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November 3, 2009 / Hannah

It all boils down to this

For the last year I worked for a private company that provides family services for parents whose children have been placed in the system, and who may or may not be getting them back. I left about a month ago, and just recently realized for the last month I haven’t thought about that job or anyone that I worked with. I quite literally, unconsciously, removed it from my mind for a while. I’ve been preoccupied with other changes that have been occurring until this last week when I’ve begun to catch up with myself.

I just read the book by the now President Obama, written during his years in Illinois about coming of age and his work as a community organizer in Chicago. I have to say I enjoyed it, and for the first time in what has probably been close to a year, I’ve been excited about what could be done to change the direction of this country, and not because of him but because it appears there may be people who are able to hold out for their convictions. The endurance of his hope for change, and the type of work he was doing, were inspiring.

Community organizing could also be called community advocacy. The “organizer” gets to know the community, spends time talking to people and figuring out what the key needs are, then begins to get the neighborhood to unify in seeking those changes, and connecting them with the politicians, police, churches and school administration who control the factors that need to change. Ultimately, if it works, the community begins to change as people realize they have power to change things, change themselves, where they’ve never believed they could.

Over the last year my idealism has given way to cycnicism as I’ve worked with a system that needs to be revamped and with people who gave up a long time ago, who find that it’s safer to help things fail than to make goals. I lost the ability to feel compassion for a while (they call it compassion fatigue), and then it began to come back in sharp pangs during meetings where I heard about things that sent me reeling or when I saw someone who I knew was giving up walking over to the Circle K to get some more of their old memory numbing drink.

The twitching, the stench of sweat and urine, missing teeth, betrayal, black and blue little bodies, and pictures of unspeakable acts drawn with crayons: well that’s the world we live in, it’s not changing. I can dream of a world where my dreams could come true, but I’d only be disappointed. That’s a bit of cynical realism that broke into my heart, but I don’t want to have that perspective. I want to hope, to believe, but I’m afraid when I turn 70 I’ll turn around and look at my life and see a world worse off than when I was 25, and lives that didn’t change.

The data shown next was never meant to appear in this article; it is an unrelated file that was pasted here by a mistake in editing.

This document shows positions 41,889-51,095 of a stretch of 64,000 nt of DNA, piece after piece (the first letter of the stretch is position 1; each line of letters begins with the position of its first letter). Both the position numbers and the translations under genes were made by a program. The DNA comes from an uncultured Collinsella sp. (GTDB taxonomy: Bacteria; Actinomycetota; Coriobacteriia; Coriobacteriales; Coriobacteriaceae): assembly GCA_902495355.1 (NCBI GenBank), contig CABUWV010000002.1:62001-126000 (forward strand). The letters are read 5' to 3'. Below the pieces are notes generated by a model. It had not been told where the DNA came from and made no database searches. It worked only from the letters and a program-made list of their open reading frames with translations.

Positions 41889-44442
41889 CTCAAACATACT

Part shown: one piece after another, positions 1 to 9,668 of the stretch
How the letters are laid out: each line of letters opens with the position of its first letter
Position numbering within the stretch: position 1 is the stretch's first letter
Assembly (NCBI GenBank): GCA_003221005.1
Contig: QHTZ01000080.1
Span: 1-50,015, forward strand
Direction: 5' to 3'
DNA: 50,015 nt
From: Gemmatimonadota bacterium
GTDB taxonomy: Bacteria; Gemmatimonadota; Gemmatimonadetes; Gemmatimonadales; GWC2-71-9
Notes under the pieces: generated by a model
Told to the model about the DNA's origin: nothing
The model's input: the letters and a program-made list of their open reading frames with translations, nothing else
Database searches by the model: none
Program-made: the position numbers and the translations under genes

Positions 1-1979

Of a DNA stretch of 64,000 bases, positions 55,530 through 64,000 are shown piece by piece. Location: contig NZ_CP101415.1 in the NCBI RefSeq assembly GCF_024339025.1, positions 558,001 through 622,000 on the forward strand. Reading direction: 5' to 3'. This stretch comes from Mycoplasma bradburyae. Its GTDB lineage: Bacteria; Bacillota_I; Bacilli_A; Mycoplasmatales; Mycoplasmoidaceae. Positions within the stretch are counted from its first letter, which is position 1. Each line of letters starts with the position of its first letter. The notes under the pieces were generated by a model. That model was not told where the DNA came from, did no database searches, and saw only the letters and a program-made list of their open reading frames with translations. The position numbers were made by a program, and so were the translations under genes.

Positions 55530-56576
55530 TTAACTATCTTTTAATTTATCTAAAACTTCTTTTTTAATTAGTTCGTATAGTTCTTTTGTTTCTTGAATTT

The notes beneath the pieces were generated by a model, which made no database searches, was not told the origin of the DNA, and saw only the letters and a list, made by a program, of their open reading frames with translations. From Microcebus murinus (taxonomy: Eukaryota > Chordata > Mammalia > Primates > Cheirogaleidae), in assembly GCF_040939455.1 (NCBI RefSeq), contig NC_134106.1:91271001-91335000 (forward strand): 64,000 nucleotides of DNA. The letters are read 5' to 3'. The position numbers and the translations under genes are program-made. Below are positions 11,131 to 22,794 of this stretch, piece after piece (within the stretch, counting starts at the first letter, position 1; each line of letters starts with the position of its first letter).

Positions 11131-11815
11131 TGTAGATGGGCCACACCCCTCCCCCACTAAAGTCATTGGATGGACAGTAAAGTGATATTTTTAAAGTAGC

I know that lives which make up the world will only change when they meet and accept Jesus’ love. I know that it’s a few lives that change at a time, but I can’t be satisfied with a few. The hippi movement proposed a radically different way of living, and it actually changed the country.

Jesus offers the way of compassion, another paradigm-shifter. And what is compassion? What is it not? The dictionary defines it as some feeling akin to concern and pity. It has to be something else too. God wouldn’t have stressed the importance of compassion if it was just a feeling caused by something our hearts know to be wrong. What good would that do anyone? Compassion should be good for the person you feel it for. So if compassion must be good for someone, it possibly requires an action. And who ought we to feel compassion for? Every moment of every day is full of voices crying out, and as Millay points out in her poem ‘Renascence‘, and we cannot bear the weight of the world like God can.

We’re all called to be who God made us to be, yes? So compassion, for you, will be unique. You will be drawn to those who need what you have to offer, and then you’ll be good at offering it. God said that his compassion is more enduring than the mountains. When compassion works in conjunction with the way God has designed me, I shouldn’t have to wonder where it’s going to come from, how it will be sustained.

So what happened over this last year? Fatigue, then balance, but no change. I can’t control the decisions that others make: not CPS, judges, parents or children. I will not make excuses for people, but I can have compassion. I can understand where they’ve been, the cycle of abuse, the need to escape reality, and hope that their hearts are open to a better way. It’s a hard decision, and doesn’t get easy for a long time. But it happens.

So basically, seek God, please, so that he can change our world.


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